It is wrong to claim that Switzerland and Denmark (and Cyprus?) are the first countries to leave the eurozone, but not uninstructive either.  There is more here, hat tip goes to my Twitter feed, and a bit more detail here.  This is further evidence that credibility, for central banks, is an international public good and thus arguably undersupplied.  And if the Danes cut their peg, I am loathe to call this a “mistake” (even though it likely will hurt their economy), rather it would be an inevitability.

Addendum: Scott Sumner comments.

Our future

There actually are tremendous fixed costs to developing a good decision-making structure, and CEO talent is scarce. These super-managers, or management super-cultures, can handle a sixth line of business more effectively than other managers can handle a first.

That is from Arnold Kling, note that he is presenting such a hypothesis not endorsing it.  Arnold is himself skeptical when it comes to economies of scope.

Equine markets in everything

Circa the late nineteenth century, in urban America:

Even the wastes of horses were commodified.  The collection of urban manure had old, even ancient roots.  Again, the process is most easily documented in New York City.  Before 1878, individuals roamed the street and picked up manure.  In that year the Common Council supposedly sold an exclusive license to a William Hitchcock, who sold the street sweepings to farmers for fertilizer.  Street sweepings varied in quality and were worth more if from an asphalt street than if from a gravel street or a dirty alley.  They were always worth less than stable manure, a purer product.  The older pattern of individuals collecting street manure for urban gardens never fully went away, and as late as the first half of the twentieth century neighborhood children in the Italian American neighborhood of East Harlem did a thriving business collecting horse manure from the streets for backyard gardens in the area.

That is from Clay McShane and Joel A. Tarr, The Horse in the City: Living Machines in the Nineteenth Century, an excellent book from 2007.  I am sorry it took me so long to discover this work.  It has wonderful sentences such as:

Stables rarely make it into the histories of the built environment, although they constituted a substantial part of that environment.

How can you go wrong with that?  There is good economics on every page of this book.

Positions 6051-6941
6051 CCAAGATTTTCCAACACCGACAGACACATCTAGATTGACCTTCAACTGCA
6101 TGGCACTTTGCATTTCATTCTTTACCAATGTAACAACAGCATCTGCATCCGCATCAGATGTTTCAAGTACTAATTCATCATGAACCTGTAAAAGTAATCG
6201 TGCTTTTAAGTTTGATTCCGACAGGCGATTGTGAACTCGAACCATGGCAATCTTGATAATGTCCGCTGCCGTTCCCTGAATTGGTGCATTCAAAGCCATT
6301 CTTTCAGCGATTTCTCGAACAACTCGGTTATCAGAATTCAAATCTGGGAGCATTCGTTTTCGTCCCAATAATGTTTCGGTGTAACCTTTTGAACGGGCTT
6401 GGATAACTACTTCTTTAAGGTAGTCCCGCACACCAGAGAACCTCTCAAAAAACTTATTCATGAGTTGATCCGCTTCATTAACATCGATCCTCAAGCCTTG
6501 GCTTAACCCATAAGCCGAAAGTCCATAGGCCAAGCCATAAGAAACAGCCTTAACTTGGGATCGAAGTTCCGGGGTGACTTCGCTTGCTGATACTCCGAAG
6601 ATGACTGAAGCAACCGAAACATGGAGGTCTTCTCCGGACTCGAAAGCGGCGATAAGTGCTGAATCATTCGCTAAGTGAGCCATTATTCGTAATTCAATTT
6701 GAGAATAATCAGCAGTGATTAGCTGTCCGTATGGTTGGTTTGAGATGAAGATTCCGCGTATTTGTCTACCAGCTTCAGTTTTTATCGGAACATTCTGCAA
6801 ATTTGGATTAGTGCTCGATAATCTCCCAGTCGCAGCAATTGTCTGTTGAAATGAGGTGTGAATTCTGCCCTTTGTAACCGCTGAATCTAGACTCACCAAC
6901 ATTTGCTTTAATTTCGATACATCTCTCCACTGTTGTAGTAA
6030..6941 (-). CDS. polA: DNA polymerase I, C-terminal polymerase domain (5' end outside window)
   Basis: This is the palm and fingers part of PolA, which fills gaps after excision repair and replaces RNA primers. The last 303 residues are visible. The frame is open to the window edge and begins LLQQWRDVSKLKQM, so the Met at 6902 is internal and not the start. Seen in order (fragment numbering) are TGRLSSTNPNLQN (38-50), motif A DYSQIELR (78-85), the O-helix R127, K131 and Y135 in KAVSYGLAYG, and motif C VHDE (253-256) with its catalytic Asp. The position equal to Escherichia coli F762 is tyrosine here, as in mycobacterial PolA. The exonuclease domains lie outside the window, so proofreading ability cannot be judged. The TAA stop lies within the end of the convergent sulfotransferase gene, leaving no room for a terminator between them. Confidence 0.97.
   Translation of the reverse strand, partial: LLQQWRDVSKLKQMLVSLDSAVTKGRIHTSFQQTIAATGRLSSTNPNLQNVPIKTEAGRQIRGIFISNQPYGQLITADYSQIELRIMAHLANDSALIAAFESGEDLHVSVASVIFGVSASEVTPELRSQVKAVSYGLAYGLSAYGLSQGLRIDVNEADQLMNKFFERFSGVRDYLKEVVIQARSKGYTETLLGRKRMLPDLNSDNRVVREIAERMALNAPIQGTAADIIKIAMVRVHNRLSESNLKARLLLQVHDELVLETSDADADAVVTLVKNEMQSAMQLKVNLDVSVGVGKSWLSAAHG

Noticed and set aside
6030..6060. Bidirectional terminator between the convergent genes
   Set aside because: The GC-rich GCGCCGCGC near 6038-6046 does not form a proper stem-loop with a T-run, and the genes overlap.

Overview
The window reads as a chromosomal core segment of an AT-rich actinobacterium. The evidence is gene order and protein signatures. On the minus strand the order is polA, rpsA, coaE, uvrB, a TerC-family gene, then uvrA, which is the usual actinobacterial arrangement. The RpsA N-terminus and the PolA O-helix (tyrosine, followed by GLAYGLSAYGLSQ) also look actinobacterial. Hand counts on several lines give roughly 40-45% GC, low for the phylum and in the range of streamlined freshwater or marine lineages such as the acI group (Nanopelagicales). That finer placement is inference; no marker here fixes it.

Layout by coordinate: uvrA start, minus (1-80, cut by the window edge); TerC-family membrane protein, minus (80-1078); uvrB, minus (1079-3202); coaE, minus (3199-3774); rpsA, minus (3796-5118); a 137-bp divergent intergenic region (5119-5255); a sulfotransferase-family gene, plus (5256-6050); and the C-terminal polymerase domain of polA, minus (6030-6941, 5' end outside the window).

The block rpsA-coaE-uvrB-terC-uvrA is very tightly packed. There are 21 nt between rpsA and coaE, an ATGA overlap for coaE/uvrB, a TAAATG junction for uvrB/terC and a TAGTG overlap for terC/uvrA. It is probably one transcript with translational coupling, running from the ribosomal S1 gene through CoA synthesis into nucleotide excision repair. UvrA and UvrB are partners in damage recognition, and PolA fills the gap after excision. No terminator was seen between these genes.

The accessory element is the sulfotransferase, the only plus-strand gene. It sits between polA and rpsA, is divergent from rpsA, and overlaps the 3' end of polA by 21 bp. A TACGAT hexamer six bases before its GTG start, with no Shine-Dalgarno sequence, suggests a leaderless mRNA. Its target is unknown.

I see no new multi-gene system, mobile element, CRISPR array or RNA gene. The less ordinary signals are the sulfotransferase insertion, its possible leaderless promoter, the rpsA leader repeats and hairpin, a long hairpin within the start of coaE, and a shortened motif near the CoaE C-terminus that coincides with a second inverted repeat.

Good sentences from Nick Rowe

The right won the economics debate; left and right are just haggling over details.

And here is another bit, one which is in danger of falling down the memory hole:

We easily forget how daft the 1970’s really were, and some ideas were much worse than pet rocks. (Marxism was by far the worst, of course, and had a lot of support amongst university intellectuals, though not much in economics departments.) When inflation was too high, and we wanted to bring inflation down, many (most?) macroeconomists advocated direct controls on prices and wages. And governments in Canada, the US, the UK (there must have been more) actually implemented direct controls on prices and wages to bring inflation down. Milton Friedman actually had to argue against price and wage controls and against the prevailing wisdom that inflation was caused by monopoly power, monopoly unions, a grab-bag of sociological factors, and had nothing to do with monetary policy.

Imagine if I argued today: “Inflation is dangerously low. In order to increase inflation, governments should pass a law saying that all firms must raise all prices and wages by a minimum of 2% a year, unless they apply for and get special permission from the Prices and Incomes Board to raise them by less.” What are the chances my policy proposal would be accepted?

Friedman had a mountain to move, and he moved it. And because he already moved it, we simply cannot have a Friedman today.

There is more here, mostly on Milton Friedman.

Gavyn Davies on the Swiss central bank and why it folded

The SNB balance sheet at the end of December was about 85 per cent of GDP, mostly in foreign currencies, and we do not know whether this has increased markedly during the bout of euro weakness in January. The SNB’s mark-to-market currency losses on Thursday were probably around 13 per cent of GDP (SFr75bn). Paul Meggyesi of JPMorgan says that “the SNB would have been bankrupted by this de-pegging had it not made such a large profit last year”. The SFr38bn profit in 2014 was announced only last week, which is surely not a coincidence.

Many economists believe that balance sheet losses are irrelevant for a central bank, so they should play no role in policy. But the SNB is 45 per cent owned by private shareholders, many of whom are individuals, who receive dividends from the SNB. The rest is owned by the cantons, which have been complaining recently about insufficient cash transfers from the SNB.